How Michael Klausen Got into Baking
The Brasserie Bread co-founder and chef-turned-baker shares the story of Sydney's most beloved bakery
The artisan bread. Rustic in appearance, made with a multi-grain medley of flours, it exists just to prove that not all bread is made equal. You don’t need to be a baker to realise that a freshly baked loaf of bread tastes better than the grocery variety. Artisan bread, simply put, is bread created with attention to make sure it comes out beautifully. To sum up, it’s very well-made bread.
These days, people are passionate about artisan bread. Seeded sourdoughs and hand-crafted ryes - they now exist everywhere. But this wasn’t always the case. Back then, if you wanted well-crafted bread, you had to make it yourself. This is essentially where the story of Brasserie Bread begins. When Michael was still top chef for a restaurant in Sydney, they wanted to add a good sourdough bread on the menu. But since no other bakery existed to supply handmade bread, they had to bake it themselves. Today, Michael’s business, Brasserie Bread, stands in many cities as evidence of his desire to put out good bread.
In this post, we have a conversation with Michael and learned about his stories and how he got into the business of baking. PLUS, get $30 off any of their classes - valid until June 30th, 2017! Find out how to get this generous discount at the end of the post.
Please tell us about your childhood in Denmark. Did you have a love for cooking/baking as a child?
When I grew up in Denmark, my mum always did lots of typical Danish hearty cooking, and I started very early to help out. When I was 10 years old, I started to spend my summer holidays in restaurant kitchens doing work experience and my passion for food just grew and grew.
Why and how did you get started in food?
My parents supported me to cook for their friend at home at the age of 13 to 16, so I would read cookbooks and give my mum a shopping list. I remember I once did a deboned chicken filled with green pasta and truffles (I did not get the amount of truffles I wanted) served with a bisque from yabbies. I finished my schooling and became a chef apprentice. Became a chef, and went to France for 3 years before coming to Australia.
You are a chef turned baker. Was that a natural progression?
Yes, a chef by heart - and a baker by choice. It was a very natural progression. I used to bake a lot in Denmark and we also baked at Bayswater Brasserie.
How’s it feel to be a pioneer of the artisan bread movement in Australia?
I don’t feel like I was the pioneer - it was just very good timing, lots of passion and hard work. But I have always been the kind of person who will push the status quo. We managed to move our customers away from consuming boring white bread into handmade bread like sourdough. Even airlines changed their menus away from the usual bread rolls!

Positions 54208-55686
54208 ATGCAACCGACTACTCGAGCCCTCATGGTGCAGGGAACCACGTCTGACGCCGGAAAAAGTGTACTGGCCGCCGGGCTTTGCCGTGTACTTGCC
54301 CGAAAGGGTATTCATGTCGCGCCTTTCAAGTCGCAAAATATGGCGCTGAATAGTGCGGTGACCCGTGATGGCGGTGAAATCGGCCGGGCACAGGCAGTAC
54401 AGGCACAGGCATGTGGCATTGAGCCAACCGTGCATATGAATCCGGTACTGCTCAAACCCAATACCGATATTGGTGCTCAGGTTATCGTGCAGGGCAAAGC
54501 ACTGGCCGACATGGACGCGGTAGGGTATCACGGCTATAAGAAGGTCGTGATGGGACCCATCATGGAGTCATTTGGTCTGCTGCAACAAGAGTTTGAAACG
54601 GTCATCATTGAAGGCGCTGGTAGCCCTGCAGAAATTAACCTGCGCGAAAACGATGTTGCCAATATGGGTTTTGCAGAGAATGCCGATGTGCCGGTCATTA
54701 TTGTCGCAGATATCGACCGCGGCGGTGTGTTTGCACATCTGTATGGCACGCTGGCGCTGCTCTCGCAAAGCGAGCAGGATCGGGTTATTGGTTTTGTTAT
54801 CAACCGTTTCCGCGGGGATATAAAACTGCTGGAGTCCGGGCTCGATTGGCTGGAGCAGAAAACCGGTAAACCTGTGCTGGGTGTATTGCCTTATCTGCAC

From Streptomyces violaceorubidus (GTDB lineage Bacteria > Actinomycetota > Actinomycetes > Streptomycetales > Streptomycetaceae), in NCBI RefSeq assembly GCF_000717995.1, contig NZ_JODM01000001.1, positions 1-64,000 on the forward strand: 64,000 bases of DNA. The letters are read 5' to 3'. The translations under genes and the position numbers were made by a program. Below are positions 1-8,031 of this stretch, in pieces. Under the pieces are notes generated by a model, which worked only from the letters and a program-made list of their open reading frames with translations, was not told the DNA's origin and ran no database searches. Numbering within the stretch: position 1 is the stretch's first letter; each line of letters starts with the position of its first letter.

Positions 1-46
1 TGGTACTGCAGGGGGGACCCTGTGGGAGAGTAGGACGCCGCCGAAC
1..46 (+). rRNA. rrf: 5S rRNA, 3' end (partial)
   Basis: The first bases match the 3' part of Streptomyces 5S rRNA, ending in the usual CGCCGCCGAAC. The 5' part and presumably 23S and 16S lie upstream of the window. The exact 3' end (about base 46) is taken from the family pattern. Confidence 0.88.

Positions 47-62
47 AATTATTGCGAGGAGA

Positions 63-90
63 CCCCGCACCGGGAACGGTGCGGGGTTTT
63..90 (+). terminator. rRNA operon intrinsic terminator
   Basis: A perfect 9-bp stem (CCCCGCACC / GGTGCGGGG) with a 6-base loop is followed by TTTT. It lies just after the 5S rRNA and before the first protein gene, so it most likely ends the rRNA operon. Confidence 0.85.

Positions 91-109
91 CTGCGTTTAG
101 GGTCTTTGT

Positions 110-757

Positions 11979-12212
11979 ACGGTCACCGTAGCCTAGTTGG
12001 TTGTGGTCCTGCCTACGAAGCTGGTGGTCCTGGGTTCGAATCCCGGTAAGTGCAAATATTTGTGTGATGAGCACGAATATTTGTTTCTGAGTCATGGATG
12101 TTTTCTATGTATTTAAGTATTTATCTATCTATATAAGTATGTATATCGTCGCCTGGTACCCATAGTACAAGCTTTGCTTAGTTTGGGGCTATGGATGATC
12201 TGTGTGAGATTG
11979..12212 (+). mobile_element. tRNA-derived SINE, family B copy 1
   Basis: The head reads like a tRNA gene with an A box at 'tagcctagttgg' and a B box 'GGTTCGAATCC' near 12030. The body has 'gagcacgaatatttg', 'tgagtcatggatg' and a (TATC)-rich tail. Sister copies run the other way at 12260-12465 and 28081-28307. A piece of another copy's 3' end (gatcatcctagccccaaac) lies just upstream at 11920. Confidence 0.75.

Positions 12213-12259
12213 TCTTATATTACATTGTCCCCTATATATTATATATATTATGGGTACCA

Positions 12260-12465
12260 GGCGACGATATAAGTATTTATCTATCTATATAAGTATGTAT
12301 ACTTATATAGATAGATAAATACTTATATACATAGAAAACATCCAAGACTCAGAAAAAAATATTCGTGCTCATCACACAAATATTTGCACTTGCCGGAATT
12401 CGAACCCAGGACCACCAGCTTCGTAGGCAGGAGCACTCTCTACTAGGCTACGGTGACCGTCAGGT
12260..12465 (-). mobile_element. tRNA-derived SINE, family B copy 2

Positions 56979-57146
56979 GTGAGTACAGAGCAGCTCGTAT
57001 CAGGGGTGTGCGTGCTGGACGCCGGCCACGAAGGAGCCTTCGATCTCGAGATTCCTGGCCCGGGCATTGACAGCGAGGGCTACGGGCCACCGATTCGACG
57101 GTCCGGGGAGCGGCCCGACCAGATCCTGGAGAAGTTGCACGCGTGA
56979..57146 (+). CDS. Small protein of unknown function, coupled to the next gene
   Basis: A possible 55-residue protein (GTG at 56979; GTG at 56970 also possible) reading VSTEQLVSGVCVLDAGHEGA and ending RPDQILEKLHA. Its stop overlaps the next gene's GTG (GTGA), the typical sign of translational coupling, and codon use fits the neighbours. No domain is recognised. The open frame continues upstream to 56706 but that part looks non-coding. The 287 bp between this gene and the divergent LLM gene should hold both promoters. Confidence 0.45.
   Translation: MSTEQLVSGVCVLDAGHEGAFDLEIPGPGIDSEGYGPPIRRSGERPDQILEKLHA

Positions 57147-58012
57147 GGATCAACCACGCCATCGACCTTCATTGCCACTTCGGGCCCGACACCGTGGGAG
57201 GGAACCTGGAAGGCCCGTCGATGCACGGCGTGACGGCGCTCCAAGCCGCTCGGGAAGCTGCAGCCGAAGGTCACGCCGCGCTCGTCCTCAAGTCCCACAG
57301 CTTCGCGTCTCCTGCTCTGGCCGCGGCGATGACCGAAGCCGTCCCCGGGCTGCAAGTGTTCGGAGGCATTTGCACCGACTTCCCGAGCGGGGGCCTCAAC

Can you describe a baking experience you will never forget?
Yes, it was the day I made our first loaf of bread with the single sourced flour from flinders ranges. I was blown away by the different outcomes and the characters that came from this amazing wheat. The dough mixed very different, the flour absorbed lots of water and it was so elastic. When I cut the bread from the first bake the crust was something I had never seen before. The smell of the crumb was full of flavour from the wheat field and our sourdough starter. At that moment, I knew that my pursuit for single origin flour was important and a must.
Are there any chefs or bakers you admire?
There are many, and for different reasons. There is Dan Barber, for his pursuit for the perfect wheat. “The” Lionel Poilȃne. Soren Gericke, for showing me you can do anything if you have enough drive. And most of all, every single young chef that opens a restaurant or café, just for giving it a go.
When and why did you decide to teach artisan bread making?
I worked a lot with slow food in Sydney as a chef and was teaching cooking, so when the bakery come around it was natural to start sharing and inspiring the world of artisan baking.
The first time I had a group of young kids (aged 5 to 7 ) changed me. I had the kids around a table with some dough, and I showed them how to make a pizza scroll and a chocolate flatbread. The kids’ reaction was so positive and so inspiring to me. They would often say how it was the best day of their life, coming home with their own baked bread. The whole idea of teaching kids was born then!
What’s your dream at this point?
Getting seed breeders and farmers to produce wheat for the artisan bread industry with focus on nutrition and flavour.
Lastly, what’s the secret to making an award-winning sourdough bread?
Striving for perfection but still keeping humble. 🙂
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